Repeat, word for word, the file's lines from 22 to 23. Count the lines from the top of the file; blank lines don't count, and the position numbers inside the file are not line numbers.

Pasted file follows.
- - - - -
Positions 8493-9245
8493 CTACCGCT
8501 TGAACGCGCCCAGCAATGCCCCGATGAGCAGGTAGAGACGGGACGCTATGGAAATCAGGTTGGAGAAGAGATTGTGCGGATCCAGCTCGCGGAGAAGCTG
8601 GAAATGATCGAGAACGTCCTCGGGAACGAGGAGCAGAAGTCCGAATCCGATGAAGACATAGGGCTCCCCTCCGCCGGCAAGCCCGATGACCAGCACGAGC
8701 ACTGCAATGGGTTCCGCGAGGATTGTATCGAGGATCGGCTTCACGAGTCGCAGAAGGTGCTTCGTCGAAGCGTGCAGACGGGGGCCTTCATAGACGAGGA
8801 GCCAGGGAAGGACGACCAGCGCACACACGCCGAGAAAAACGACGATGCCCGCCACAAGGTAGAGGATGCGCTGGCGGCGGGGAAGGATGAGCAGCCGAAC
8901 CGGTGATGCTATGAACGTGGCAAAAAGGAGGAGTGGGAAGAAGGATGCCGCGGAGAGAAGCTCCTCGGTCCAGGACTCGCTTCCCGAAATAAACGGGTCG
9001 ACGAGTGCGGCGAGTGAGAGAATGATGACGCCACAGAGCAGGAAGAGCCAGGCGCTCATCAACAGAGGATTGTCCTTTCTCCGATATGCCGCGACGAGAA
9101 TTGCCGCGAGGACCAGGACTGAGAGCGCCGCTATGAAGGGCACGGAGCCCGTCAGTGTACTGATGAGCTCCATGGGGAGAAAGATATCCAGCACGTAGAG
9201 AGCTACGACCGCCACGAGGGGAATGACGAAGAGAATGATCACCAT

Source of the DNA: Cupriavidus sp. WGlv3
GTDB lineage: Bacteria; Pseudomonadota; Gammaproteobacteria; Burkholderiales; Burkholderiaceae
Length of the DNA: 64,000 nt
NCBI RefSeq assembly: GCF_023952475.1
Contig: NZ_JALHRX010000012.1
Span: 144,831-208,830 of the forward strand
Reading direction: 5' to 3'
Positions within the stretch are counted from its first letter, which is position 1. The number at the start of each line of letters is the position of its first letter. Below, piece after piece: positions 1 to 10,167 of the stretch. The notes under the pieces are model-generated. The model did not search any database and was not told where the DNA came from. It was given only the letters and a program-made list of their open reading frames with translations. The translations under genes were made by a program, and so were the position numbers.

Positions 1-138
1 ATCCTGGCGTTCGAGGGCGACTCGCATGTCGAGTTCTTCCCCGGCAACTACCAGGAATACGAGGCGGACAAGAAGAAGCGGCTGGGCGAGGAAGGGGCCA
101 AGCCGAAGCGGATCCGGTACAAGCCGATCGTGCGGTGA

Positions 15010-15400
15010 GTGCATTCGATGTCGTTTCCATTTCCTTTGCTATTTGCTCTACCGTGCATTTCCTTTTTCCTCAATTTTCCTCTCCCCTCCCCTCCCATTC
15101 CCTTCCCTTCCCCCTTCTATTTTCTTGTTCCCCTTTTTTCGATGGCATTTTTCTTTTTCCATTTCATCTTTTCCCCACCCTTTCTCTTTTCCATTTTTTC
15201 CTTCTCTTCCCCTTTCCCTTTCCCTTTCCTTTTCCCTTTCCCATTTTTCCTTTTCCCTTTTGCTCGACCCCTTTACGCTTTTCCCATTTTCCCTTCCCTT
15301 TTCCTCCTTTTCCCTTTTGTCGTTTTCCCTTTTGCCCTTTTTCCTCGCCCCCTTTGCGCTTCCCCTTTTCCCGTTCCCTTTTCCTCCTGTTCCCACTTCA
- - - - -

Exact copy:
Positions 15010-15400
15010 GTGCATTCGATGTCGTTTCCATTTCCTTTGCTATTTGCTCTACCGTGCATTTCCTTTTTCCTCAATTTTCCTCTCCCCTCCCCTCCCATTC